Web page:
The rise in globalization has dramatically increased the flow of people, materials and capital across international borders – generating new economic opportunities while making national borders around the world increasingly vulnerable to a wide range of security threats. To achieve the elevated level of security preparedness required in the post-9/11 world, ports require new models and approaches that enable them to gain greater insight into risk and make informed decisions about security and resource utilisation without impeding the flow of trade.
Traditionally, ports have leveraged either questionnaire-based vulnerability assessments or scenario-based threat methodologies to measure their security postures. A threat scenario approach considers the full spectrum of threats, identifies their sources, and examines supporting information to evaluate the likelihood and consequence of each threat. Conversely, vulnerability assessment utilises standard questionnaires to identify existing points of weakness and calculate the vulnerability level. Neither approach, however, when used in isolation presents a comprehensive picture of potential risk. As a result, neither can provide a comprehensive view of risk nor facilitate the optimisation of security resources.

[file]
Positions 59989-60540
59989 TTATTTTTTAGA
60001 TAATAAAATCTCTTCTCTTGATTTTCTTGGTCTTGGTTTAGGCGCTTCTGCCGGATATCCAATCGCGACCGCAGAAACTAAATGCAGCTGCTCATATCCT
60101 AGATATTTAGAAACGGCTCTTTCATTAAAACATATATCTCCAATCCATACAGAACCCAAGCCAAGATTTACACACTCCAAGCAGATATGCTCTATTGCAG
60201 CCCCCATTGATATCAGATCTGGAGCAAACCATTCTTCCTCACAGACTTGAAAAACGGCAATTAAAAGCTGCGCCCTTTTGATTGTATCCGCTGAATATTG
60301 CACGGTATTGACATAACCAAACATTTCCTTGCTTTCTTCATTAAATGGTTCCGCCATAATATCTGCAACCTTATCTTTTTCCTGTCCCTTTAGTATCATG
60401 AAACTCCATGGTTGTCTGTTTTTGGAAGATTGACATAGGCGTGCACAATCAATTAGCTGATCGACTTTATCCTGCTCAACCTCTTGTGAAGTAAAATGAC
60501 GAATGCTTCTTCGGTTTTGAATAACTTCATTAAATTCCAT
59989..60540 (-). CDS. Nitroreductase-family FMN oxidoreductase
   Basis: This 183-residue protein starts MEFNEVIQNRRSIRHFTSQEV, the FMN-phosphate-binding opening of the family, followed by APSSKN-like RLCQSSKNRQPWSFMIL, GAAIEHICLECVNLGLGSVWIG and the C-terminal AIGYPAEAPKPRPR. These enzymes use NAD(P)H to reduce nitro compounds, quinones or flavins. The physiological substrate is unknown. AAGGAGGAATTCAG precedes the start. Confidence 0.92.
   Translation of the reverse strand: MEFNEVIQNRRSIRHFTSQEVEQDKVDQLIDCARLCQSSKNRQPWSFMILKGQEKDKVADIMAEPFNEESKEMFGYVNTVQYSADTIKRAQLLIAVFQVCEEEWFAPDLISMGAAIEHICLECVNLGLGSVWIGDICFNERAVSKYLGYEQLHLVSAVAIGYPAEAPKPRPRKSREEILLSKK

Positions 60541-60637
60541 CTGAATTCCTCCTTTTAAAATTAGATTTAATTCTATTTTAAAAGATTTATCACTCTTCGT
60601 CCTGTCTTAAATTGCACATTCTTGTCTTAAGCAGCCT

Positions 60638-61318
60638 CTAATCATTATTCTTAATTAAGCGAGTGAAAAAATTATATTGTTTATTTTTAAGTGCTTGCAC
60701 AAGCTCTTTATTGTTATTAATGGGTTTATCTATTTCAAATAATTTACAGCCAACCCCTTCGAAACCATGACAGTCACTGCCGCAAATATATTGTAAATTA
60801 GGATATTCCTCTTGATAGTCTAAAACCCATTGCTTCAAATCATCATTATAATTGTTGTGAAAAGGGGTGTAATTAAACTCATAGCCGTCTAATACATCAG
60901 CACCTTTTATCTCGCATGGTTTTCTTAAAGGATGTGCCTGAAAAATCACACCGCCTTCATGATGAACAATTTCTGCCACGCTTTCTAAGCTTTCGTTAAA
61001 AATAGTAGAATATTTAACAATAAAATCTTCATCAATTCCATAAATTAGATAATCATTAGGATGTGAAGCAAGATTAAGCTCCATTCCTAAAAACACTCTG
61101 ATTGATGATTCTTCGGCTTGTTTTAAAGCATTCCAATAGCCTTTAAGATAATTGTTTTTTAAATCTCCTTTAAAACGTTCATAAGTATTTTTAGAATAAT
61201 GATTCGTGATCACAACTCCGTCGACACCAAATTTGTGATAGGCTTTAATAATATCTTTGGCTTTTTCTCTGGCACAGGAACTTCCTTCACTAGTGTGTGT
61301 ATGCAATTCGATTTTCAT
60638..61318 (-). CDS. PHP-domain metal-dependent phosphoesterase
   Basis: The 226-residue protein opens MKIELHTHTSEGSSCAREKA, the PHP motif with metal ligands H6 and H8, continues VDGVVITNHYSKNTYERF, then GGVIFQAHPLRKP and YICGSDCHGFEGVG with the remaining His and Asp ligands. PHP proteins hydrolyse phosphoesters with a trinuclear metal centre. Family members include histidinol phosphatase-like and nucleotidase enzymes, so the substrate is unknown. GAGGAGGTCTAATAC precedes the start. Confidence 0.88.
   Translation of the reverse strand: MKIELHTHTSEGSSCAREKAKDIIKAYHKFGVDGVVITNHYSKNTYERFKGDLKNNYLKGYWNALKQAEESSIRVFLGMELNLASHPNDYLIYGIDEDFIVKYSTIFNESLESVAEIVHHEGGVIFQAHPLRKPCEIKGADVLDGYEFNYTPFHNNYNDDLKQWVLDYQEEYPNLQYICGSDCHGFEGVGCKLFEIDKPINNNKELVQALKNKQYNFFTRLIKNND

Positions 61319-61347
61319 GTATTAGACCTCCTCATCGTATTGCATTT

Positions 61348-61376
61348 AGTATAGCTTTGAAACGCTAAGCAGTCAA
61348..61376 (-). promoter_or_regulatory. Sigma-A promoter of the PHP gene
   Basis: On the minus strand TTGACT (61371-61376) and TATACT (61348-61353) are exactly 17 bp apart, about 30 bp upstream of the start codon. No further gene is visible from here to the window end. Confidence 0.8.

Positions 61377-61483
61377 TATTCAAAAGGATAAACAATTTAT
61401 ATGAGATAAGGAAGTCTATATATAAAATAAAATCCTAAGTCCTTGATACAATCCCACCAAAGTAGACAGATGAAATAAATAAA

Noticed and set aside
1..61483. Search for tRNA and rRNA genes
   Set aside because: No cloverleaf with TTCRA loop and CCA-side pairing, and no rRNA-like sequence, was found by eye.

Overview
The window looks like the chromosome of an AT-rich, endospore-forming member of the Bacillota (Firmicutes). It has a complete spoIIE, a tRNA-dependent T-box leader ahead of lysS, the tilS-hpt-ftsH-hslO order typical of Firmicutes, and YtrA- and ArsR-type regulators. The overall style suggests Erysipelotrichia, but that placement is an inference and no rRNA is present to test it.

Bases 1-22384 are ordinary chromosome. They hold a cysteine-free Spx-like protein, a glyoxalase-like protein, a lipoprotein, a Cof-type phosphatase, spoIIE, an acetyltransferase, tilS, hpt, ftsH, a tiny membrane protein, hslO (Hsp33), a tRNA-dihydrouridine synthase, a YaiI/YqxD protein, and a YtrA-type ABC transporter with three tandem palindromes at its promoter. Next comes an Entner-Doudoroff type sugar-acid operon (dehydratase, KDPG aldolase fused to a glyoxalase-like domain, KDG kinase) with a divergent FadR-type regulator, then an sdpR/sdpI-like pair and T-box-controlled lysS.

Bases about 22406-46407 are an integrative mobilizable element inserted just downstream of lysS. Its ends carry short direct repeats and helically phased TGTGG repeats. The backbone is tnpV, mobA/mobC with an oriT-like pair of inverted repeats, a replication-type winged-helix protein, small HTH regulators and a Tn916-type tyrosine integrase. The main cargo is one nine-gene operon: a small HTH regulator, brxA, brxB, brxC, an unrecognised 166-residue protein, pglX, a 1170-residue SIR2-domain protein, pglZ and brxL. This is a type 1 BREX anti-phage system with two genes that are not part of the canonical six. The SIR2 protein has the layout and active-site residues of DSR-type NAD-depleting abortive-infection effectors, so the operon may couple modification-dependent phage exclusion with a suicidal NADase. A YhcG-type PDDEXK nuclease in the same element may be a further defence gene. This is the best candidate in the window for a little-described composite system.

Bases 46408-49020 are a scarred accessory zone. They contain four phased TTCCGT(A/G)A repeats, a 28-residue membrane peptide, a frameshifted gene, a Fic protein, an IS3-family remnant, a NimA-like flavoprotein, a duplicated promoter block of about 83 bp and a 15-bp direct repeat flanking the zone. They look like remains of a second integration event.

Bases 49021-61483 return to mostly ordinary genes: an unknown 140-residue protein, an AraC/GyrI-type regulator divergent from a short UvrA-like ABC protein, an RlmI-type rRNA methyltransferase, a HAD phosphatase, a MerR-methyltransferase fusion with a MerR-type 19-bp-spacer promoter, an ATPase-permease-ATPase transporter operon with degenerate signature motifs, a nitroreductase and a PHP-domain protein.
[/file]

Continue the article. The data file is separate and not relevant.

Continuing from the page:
Ports require an integrated risk-based security model that combines elements of vulnerability assessments and threat scenarios in a dynamic fashion – focusing on human, cargo and asset movement and vulnerability – and includes a paradigm for decision making that helps port operators to optimise both security and resource utilisation.
The Integrated Risk Model: what’s in a name?
To close the loop in enhancing security, ports should apply both methodologies (threat scenario and vulnerability assessment) to fully understand their security postures and prioritise their security investments. The Integrated Risk Model combines these two approaches into a single methodology and is applied at both the individual terminal facility and port-wide levels. This model also considers operational factors such as cargo, people and information process flows when determining risk and action plans, taking into account potential adversaries as well as a port’s security forces when analyzing threats and vulnerabilities and making decisions about how to apply security resources.
To understand how the integrated model applies its operational focus, consider, for example, a port deemed susceptible to drug trafficking based on its geography. A specific terminal within the port, however, may only receive a few vessels containing bulk cargo each year or may only receive shipments originating in low risk countries. Based on these factors, customs officials and port officials may determine the terminal to be of relatively low risk and focus its resources in other areas. Conversely, terminals that receive shipments in containers from high-risk countries or automobiles in car carrier vessels (as opposed to bulk materials such as grain or coal) may be at a greater risk and merit additional cargo screening resources because they are more conducive to smuggling contraband. By understanding a port’s composition and its operational environment, customs and security officials can apply the right security measures to the highest risk operations.